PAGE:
Closely held businesses are keenly focused on the creation of significant wealth and operational success, dedicating significant effort and resources to growing revenue and market share. However, this focus may come at a price. These types of businesses succeed or fail based on the efforts of their principals, and their operational infrastructures are often a reflection of them.
Closely held businesses generally strike a balance between strong internal controls and the informality of a trusting environment. There is, however, an inherent conflict between convenience, trust and loyalty on the one hand, and the implementation of adequate internal controls on the other. When trust outweighs reasonable caution, trouble can follow, leaving businesses and their principals vulnerable to financial improprieties.
In the vast majority of cases, the primary factor contributing to becoming a victim of fraud is misplaced trust. Individuals and managers of organizations should ask themselves Whom should we trust and to what degree? and then develop effective responses by way of policies, procedures and compliance programs.
Fraud wins when trust trumps internal controls
It is not unusual for the operations of a successful business to quickly grow beyond, and in advance of, the control environment. For example, in an investment fund scenario, the focus is usually on growing assets under management and creating alpha. However, this often comes at the unintentional cost of devoting less attention and resources to the accounting and finance functions of the advisor/management company. This leaves the door open for someone who may feel entitled to additional compensation, whether authorized or not, to commit fraud.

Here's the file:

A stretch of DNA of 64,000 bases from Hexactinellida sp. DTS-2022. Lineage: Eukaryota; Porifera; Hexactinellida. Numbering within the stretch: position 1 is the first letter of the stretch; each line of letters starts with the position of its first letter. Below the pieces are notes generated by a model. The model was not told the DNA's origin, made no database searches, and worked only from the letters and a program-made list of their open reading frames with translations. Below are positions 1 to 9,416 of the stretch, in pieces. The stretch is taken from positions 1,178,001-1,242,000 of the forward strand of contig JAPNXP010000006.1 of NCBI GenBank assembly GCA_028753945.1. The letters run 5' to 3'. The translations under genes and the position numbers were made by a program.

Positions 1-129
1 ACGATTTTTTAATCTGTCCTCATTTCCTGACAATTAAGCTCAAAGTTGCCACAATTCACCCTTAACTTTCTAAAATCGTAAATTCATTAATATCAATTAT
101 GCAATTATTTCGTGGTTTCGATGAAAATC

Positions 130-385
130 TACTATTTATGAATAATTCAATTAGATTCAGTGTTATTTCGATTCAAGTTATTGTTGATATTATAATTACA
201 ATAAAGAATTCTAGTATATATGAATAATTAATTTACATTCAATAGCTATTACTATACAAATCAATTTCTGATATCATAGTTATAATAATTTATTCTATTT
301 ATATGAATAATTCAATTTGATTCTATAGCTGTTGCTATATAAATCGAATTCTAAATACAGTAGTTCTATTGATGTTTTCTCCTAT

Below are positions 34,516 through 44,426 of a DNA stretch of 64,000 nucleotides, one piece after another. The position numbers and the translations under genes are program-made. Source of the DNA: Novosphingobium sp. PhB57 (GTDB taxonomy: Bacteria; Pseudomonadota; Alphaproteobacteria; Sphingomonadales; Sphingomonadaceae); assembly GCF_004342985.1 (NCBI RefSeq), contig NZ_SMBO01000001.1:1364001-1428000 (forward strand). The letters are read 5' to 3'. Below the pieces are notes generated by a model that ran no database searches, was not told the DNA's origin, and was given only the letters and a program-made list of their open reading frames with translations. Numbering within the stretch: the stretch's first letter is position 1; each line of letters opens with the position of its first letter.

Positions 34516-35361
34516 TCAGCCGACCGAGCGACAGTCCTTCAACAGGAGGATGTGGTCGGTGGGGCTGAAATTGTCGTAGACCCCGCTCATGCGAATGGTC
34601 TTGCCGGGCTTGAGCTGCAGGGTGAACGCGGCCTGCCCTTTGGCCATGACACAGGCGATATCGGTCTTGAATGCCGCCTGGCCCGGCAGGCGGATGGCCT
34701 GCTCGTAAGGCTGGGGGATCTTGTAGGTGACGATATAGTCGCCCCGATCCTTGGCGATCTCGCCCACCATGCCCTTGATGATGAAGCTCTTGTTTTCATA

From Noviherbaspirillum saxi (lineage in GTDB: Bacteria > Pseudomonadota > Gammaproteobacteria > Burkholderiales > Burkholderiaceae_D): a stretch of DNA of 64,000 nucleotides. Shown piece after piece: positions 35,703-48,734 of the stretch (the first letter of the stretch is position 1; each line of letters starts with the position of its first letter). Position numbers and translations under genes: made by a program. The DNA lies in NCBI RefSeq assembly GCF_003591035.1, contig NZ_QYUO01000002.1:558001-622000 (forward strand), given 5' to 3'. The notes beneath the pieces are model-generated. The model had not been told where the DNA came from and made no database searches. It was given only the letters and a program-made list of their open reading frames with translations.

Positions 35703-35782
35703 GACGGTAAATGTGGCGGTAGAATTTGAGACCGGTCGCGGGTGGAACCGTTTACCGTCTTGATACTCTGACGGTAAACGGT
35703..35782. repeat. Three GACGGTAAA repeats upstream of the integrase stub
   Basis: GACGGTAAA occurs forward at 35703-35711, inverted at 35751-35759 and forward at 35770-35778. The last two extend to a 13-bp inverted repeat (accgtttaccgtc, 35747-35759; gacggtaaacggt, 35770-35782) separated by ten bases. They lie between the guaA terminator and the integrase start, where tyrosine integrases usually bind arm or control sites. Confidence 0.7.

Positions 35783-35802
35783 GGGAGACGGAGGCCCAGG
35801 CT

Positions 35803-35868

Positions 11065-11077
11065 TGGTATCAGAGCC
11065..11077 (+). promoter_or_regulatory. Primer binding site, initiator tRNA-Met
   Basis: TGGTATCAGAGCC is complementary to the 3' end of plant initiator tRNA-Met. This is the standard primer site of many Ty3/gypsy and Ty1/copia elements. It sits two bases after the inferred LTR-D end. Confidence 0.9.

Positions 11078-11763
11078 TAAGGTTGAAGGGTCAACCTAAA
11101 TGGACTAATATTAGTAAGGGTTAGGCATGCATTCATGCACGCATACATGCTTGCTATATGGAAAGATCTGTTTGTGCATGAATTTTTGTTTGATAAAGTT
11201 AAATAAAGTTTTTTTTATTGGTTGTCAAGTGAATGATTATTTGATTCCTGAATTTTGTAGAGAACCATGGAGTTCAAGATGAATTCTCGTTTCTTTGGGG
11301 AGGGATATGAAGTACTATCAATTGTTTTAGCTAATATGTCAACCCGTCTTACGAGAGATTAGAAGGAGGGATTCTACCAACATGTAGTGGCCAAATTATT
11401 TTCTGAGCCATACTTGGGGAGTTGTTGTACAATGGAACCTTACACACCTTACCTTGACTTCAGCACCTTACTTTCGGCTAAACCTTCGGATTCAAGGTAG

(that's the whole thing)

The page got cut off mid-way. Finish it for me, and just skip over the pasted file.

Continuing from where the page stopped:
Guilty conscience: The principals of an investment fund were unaware that their trusted CFO was diverting significant amounts of cash from shorted distributions, which had accumulated to more than $10 million over a period of years. While a forensic review of the books and records would have uncovered this misappropriation, the embezzlement came to their attention when the CFO, burdened by his wrongdoing, confessed to one of the principals.
Organizations of all sizes understand the need to develop an internal control structure. The trouble begins when trust and loyalty are given priority at the expense of internal controls. Having a reputation for not checking facts or not enforcing compliance with control measures can produce many opportunities for malfeasance. Once it is discovered that no one is watching, that is when someone had better start paying close attention.
In plain sight: The CFO of a hugely successful investment fund complex discovered that he was the only one responsible for working with the outside payroll service and that he did not have to provide any details on employee payroll to others. He also had unrestricted access to the accounting system.
The head of operations and the partners were solely focused on investment performance and the review of partner distributions. Total compensation was of a size that even relatively large, individual unauthorized payments might not have been detected, even if someone were watching; however, the fact was that no one was paying attention or questioning any variances. Because total compensation also experienced regular fluctuations between periods from changes in partner draws and employee turnover, unusual variances were not surprising.
A sense of entitlement and lack of oversight contributed to the environment, and the CFO provided himself with a unilateral increase in compensation. It wasn’t long before the thefts quickly increased from relatively small amounts to more than $100,000 each occurrence. After more than $1 million in unauthorized compensation, the payments were finally discovered.
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By Gary Arrick , a former Managing Director at Kroll.